• Frequent line infection and sepsis. The development of two or more episodes of systemic sepsis secondary to line infection per year that requires hospitalization indicates failure of TPN therapy. A single episode of line related fungemia, septic shock and/or Acute Respiratory Distress Syndrome are considered indicators of TPN failure.
  • Frequent episodes of severe dehydration despite intravenous fluid supplement in addition to TPN. Under certain medical conditions such as secretory diarrhea and non-constructable gastrointestinal tract, the loss of the gastrointestinal and pancreatobiliary secretions exceeds the maximum intravenous infusion rates that can be tolerated by the cardiopulmonary system. Frequent episodes of dehydration are deleterious to all body organs particularly kidneys and the central nervous system with the development of multiple kidney stones, renal failure, and permanent brain damage.

Approved Transplant Facilities

Intestinal transplantation is covered by Medicare if performed in an approved facility. The criteria for approval of centers will be based on a volume of 10 intestinal transplants per year with a 1-year actuarial survival of 65 percent using the Kaplan-Meier technique. More specific criteria can be found at:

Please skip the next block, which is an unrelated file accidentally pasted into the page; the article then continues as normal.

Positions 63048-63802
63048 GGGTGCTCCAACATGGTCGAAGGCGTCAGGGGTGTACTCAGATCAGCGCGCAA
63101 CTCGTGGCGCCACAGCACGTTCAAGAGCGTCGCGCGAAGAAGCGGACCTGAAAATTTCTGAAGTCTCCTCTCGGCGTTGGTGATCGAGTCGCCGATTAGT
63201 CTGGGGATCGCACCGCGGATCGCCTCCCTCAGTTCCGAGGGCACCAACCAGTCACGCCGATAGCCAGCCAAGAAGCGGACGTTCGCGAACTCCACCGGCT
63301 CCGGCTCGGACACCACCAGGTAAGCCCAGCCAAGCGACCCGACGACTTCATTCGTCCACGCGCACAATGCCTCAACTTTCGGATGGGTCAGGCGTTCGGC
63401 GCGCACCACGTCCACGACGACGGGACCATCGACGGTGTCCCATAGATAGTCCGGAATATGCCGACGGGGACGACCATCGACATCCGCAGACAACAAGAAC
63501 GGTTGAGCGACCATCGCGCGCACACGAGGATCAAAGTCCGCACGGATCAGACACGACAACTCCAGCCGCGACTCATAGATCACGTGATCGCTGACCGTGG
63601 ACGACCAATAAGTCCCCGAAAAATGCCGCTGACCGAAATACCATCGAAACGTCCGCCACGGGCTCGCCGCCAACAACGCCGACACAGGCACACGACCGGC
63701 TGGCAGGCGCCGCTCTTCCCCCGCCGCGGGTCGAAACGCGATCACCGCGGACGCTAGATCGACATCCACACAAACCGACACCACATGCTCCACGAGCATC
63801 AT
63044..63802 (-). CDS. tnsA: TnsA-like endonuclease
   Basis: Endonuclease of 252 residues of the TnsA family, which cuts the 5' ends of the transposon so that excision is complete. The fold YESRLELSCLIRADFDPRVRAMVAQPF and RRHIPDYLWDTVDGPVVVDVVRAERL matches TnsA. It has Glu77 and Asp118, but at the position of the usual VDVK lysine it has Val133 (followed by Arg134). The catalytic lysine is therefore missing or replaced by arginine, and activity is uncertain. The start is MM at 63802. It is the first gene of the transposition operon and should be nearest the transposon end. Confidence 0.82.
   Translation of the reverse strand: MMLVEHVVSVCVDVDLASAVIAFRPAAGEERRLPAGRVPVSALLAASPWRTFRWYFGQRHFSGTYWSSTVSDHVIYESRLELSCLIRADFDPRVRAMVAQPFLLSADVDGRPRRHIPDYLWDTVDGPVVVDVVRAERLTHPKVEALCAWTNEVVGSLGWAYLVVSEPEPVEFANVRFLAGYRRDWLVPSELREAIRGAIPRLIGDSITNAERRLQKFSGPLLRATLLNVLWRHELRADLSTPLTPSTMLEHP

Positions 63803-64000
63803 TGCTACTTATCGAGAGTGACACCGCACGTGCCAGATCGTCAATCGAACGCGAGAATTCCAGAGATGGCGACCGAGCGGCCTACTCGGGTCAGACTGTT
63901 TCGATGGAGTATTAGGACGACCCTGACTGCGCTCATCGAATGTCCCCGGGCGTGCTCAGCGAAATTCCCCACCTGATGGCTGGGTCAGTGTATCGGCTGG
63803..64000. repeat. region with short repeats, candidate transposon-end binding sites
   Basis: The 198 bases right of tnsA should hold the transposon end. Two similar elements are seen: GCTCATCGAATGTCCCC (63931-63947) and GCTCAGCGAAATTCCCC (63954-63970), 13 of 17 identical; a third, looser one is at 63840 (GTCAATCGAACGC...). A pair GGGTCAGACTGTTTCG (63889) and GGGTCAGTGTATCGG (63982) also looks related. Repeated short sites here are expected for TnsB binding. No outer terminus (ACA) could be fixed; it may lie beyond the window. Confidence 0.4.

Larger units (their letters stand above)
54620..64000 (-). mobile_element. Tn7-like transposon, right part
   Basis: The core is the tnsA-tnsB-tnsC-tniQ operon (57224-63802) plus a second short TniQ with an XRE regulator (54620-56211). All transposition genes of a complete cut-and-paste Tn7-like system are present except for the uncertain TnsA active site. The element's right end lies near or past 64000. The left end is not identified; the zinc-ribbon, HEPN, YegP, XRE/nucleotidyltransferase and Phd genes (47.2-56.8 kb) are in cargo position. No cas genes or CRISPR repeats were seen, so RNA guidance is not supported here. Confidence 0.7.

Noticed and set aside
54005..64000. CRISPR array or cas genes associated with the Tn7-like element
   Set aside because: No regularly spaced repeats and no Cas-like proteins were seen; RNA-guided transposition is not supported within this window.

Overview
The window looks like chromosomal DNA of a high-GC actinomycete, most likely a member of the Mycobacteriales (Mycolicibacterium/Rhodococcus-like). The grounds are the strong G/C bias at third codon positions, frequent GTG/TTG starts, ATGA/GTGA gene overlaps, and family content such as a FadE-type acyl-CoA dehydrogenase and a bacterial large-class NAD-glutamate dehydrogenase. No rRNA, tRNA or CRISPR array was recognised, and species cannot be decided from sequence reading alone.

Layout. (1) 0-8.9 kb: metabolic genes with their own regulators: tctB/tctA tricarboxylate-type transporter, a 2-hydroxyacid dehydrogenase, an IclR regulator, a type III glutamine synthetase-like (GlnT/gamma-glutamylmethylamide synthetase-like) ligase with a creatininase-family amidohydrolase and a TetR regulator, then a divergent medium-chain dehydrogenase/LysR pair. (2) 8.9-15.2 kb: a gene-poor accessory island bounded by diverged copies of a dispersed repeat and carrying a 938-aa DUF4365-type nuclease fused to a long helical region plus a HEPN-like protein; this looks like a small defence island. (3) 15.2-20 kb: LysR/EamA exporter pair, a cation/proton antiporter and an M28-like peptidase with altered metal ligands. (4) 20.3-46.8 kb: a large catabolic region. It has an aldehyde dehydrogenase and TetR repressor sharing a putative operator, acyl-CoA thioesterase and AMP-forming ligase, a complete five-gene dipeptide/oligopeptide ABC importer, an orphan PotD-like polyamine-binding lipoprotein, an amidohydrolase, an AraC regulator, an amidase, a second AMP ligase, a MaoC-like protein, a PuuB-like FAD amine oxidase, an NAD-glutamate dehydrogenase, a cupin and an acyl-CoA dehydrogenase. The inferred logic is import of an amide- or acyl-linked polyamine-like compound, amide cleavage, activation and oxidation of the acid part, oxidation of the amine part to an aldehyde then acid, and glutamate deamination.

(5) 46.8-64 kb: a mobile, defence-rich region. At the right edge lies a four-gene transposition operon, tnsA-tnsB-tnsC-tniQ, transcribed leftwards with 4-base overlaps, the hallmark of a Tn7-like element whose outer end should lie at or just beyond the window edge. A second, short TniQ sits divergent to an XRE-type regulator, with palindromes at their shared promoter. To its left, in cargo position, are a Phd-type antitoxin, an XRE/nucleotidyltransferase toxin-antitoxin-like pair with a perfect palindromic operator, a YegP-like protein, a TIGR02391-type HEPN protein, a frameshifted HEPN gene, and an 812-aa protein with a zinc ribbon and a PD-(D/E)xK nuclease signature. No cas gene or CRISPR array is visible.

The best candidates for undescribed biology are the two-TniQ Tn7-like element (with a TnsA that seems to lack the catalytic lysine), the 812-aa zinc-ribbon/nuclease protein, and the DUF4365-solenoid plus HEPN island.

Cross Reference
Claims Processing Instructions

Transmittal Information

Transmittal Number
Revision History

03/2002 - Reissued TN AB-01-58 with new discard date. Effective date 04/01/2001 and implementation date 07/01/2001. (TN AB-02-040) (CR 1629)

04/2001 - Revised TN AB-00-130 to cover intestinal and multi-visceral transplantation for purpose of restoring intestinal function in patients with irreversible intestinal failure. Effective date 04/01/2001 and implementation date 07/01/2001. (TN AB-01-58) (CR 1629)

12/2000 - Covered intestinal transplantation for purpose of restoring intestinal function in patients with irreversible intestinal failure. Effective and implementation dates 04/01/2001. (TN AB-00-130) (CR 1436)


National Coverage Analyses (NCAs)

This NCD has been or is currently being reviewed under the National Coverage Determination process. The following are existing associations with NCAs, from the National Coverage Analyses database.

Coding Analyses for Labs (CALs)

This NCD has been or is currently being reviewed under the National Coverage Determination process. The following are existing associations with CALs, from the Coding Analyses for Labs database.

Additional Information

Other Versions
Title Version Effective Between